Reducing the impacts of oil sands mining

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Case study

Canada’s oil sands (also called tar sands) are one of the largest oil deposits on earth. Mining destroys the peat marshes covering these deposits, and alters the water flows within a much wider area. Oil sands oil is controversial due to these impacts and the fact that higher greenhouse gas emissions are produced from this form of extraction than from conventional sources of oil. Wetlands International is exploring activities to limit Shell’s impacts and enable restoration once mining has ended.

Alberta, a western province of Canada, is home to lush wildlife, with over 587 wildlife species, including amphibians, reptiles, birds, fish and mammals. Nearly half the species of birds in North America use the boreal forest each year. Wetlands of rain-fed peatlands and transitional peat marshes along small streams, cover about 20% of the landscape. This delicate ecosystem of peat marshes is valuable for water regulation, carbon storage in their soils, and unique biodiversity.

This is also where the Athabasca oil sands are located. They represent 77% of Canada’s proven oil reserves and support a growing energy extraction sector. Since 2003 Shell has been mining oil sand oil in Athabasca, accounting for 17% of Canada’s total oil production. Due to oil price increases since 2003, the mines in Athabasca  have been greatly expanded and new ones are being planned.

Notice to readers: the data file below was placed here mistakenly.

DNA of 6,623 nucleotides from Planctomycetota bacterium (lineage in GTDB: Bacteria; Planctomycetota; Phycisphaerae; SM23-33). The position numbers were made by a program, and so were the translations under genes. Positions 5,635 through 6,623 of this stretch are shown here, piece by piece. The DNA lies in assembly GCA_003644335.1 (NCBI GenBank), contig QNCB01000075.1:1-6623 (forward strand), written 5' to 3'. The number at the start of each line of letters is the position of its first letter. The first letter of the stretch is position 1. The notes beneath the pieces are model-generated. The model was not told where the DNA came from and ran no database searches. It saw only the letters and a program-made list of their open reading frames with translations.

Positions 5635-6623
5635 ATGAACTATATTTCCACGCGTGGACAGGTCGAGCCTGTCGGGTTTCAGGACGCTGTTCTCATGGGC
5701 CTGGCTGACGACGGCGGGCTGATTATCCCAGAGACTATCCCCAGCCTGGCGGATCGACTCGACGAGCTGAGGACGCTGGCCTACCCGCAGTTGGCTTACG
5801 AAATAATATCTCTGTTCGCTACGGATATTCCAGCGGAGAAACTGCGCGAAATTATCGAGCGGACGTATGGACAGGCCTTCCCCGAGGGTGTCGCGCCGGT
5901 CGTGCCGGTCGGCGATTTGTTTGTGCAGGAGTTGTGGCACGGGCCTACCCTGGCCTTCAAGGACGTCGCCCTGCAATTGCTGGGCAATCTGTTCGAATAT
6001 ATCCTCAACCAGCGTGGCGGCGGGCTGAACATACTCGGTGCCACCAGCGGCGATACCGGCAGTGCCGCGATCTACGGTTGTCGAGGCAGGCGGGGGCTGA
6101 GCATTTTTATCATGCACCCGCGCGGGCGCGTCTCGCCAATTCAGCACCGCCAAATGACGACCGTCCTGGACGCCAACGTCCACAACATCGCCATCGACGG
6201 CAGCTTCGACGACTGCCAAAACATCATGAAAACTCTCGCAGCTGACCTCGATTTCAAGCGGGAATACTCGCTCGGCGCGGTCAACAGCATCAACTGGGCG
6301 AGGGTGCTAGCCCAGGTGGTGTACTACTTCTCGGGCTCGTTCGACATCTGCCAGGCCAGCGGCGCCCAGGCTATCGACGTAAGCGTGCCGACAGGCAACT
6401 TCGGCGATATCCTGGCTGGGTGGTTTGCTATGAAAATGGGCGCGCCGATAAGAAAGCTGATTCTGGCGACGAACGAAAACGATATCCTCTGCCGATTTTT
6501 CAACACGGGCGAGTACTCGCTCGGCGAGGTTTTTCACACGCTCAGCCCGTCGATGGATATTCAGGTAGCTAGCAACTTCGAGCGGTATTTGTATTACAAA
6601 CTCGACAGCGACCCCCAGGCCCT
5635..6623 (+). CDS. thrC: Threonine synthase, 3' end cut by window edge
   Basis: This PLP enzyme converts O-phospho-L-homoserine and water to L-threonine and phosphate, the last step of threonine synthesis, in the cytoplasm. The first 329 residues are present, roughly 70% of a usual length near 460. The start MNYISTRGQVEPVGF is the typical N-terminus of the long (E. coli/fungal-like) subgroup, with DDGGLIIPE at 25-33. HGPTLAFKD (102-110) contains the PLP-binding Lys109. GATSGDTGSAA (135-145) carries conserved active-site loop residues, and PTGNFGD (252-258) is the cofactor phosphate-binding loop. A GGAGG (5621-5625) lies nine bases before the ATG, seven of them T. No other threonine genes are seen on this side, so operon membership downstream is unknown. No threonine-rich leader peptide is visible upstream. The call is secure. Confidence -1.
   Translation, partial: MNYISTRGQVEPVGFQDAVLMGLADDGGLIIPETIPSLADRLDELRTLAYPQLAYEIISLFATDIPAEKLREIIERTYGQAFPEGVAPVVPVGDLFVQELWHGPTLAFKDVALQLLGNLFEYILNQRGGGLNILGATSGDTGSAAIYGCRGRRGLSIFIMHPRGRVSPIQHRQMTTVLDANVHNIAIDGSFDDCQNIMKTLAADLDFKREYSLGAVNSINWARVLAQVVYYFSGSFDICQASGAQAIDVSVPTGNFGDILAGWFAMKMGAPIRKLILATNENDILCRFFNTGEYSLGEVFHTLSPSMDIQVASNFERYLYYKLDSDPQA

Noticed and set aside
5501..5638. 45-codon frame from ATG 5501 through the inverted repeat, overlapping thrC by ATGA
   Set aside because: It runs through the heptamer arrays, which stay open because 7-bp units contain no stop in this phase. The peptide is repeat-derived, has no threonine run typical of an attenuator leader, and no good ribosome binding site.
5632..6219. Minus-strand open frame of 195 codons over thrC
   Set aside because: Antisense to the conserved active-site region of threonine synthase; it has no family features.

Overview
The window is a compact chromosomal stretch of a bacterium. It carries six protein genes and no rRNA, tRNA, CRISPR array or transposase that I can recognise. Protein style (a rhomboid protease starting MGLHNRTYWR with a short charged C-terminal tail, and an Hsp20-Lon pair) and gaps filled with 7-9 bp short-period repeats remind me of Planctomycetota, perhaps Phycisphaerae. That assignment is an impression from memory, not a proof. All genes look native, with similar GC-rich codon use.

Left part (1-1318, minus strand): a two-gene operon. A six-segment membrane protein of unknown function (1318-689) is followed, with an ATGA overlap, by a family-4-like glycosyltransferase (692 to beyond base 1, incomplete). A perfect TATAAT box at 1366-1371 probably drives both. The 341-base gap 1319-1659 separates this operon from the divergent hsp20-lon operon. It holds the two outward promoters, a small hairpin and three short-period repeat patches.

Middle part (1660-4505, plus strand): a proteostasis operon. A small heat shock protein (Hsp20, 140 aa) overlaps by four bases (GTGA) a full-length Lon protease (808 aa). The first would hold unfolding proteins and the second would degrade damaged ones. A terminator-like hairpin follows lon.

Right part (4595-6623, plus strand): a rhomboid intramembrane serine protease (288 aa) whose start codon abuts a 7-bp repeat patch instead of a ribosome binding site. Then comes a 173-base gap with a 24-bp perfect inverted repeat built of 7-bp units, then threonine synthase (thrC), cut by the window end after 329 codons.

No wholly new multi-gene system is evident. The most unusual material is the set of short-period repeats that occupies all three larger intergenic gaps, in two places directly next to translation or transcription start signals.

Challenges

We are very concerned about the use of oil sands for energy due to the environmental damage and climate impacts. Mining oil sands completely destroys all the natural features and functions of these peat marshes and causes extremely large carbon dioxide emissions. After mining stops, companies are required to restore the impacted areas. However, restoration is hampered by inadequate rules.

We advised Shell’s operations in the Athabasca oil sands on how to limit the consequences of these operations for the natural environment and environmental services. We give critical and frank advice from the planning stage up to and including the exit strategy of a mining project. See our  for more details on our views.

Achievements

  • From 2009 to 2013, we conducted a baseline study of the Shell operation area in the Canadian oil sands which includes identification of wetland types, habitats, biodiversity and carbon levels, pre-mining.
  • We developed a tool that, once a mine is closed, helps to identify what needs to be done to restore the wetland and its functions closer to the pre-mining levels. Think for instance of: hydrology, ecosystem services and habitats.
  • Through the collection of baseline data and GIS, we are able to identify high value wetlands which can be very difficult to restore after the closure of a mine. By advising Shell on these high-value wetland systems, we influenced the mining process before it commencement.
  • Internationally, we raise our concerns with partner NGOs for instance in the European Union regarding energy policy. At the same time, we take a pragmatic approach and try to minimise damage in the region’s wetlands.

Action Partners:

Shell